Could things in Washington actually get dire enough to force politicians to work together?
Capitol Hill veteran G. William Hoagland thinks so. When I talked with him for the AARP Bulletin, he made the case that with so many crucial deadlines coming up, lawmakers will need to find a new/old way of doing business - namely, putting their partisan differences aside and working together to get things done. Hoagland, a senior vice president of the Bipartisan Policy Center, sees a deal-making possibility in the confluence of yet more deadlines. The nation's temporary budget runs out in March. The debt ceiling will need to be raised again in a few months. And now across-the-board spending cuts that took us to the edge of the fiscal cliff are on hold for less time than the cherry blossom buds.
Hoagland sees parallels to the Clinton-era bipartisan budget deal of 1997, which led directly to balanced budgets from 1998 to 2001. A second-term president is leading the way without worrying about running for reelection, the nation is fed up after the impasse of a year ago and the two parties have outside pressures to make a deal.
"They're all thinking we have to do something," Hoagland says.
Of course, getting more done than the last Congress shouldn't be all that difficult, judging from statistics parsed by the Washington Post's Ezra Klein .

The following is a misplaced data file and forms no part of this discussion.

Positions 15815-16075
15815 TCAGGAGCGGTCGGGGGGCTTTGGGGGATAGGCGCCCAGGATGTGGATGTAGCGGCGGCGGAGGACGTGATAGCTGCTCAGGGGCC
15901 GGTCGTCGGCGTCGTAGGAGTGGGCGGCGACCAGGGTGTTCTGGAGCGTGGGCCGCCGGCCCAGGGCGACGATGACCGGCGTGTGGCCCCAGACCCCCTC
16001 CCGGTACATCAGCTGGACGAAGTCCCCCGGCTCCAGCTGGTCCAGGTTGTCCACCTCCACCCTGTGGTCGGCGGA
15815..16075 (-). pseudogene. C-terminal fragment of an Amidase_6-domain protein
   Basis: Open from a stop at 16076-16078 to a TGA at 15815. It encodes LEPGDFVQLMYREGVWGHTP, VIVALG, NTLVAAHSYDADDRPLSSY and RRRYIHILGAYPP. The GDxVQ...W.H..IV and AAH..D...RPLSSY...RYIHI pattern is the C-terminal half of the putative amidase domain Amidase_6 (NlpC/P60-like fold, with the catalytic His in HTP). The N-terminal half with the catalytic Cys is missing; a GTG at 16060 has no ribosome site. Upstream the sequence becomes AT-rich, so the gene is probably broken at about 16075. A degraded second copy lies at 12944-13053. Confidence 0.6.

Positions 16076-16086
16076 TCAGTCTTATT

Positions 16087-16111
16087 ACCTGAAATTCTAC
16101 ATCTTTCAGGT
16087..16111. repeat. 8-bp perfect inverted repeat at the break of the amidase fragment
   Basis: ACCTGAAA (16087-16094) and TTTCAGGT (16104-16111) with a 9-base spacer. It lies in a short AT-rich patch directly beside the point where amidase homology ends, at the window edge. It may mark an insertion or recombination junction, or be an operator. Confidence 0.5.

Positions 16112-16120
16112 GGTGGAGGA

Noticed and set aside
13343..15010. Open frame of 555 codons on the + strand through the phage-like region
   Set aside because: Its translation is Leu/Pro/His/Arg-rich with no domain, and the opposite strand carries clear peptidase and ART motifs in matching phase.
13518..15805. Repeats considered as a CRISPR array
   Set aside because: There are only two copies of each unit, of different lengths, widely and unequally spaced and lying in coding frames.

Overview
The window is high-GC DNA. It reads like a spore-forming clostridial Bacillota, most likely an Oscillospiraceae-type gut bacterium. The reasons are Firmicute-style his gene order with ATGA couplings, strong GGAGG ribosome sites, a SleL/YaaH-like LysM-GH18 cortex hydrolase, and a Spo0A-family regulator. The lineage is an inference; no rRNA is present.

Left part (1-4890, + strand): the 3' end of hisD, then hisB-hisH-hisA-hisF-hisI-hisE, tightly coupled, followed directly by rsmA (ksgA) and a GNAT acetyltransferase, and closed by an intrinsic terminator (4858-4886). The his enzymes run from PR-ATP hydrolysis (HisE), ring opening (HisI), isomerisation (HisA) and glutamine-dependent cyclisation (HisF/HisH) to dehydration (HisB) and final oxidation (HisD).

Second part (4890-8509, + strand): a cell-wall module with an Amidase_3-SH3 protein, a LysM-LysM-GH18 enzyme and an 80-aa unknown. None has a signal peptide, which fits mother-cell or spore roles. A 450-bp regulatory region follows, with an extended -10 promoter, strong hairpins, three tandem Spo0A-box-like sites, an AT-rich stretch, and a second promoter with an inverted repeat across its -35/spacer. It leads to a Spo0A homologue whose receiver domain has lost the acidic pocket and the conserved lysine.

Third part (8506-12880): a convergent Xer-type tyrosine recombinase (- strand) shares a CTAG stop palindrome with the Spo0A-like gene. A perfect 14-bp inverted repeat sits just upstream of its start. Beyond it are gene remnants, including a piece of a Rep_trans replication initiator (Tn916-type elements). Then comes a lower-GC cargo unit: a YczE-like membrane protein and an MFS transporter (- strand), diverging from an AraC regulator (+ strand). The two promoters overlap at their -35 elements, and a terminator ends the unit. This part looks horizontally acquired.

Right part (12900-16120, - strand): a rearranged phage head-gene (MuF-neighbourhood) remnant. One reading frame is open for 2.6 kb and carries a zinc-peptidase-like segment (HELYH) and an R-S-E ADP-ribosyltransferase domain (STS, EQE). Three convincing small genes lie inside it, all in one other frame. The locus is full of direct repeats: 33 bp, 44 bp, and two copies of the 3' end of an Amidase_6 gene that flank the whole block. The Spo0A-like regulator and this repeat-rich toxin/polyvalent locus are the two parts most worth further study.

The number of laws passed by the 112th Congress that finished up this week - 2002 - was the lowest in recorded history.
"What's the record of the 112th Congress?" Klein asks. "Well, it almost shut down the government and almost breached the debt ceiling. It almost went over the fiscal cliff (which it had designed in the first place). It cut a trillion dollars of discretionary spending in the Budget Control Act and scheduled another trillion in spending cuts through an automatic sequester, which everyone agrees is terrible policy. It achieved nothing of note on housing, energy, stimulus, immigration, guns, tax reform, infrastructure, climate change or, really, anything. It's hard to identify a single significant problem that existed prior to the 112th Congress that was in any way improved by its two years of rule."
But, hey, it got members of both parties to agree on something. The session ended this week amid rancorous bipartisan criticism from lawmakers in Northeastern states about what Congress didn't do: pass relief for Hurricane Sandy victims.
That's not exactly the kind of bipartisan accord Hoagland has in mind.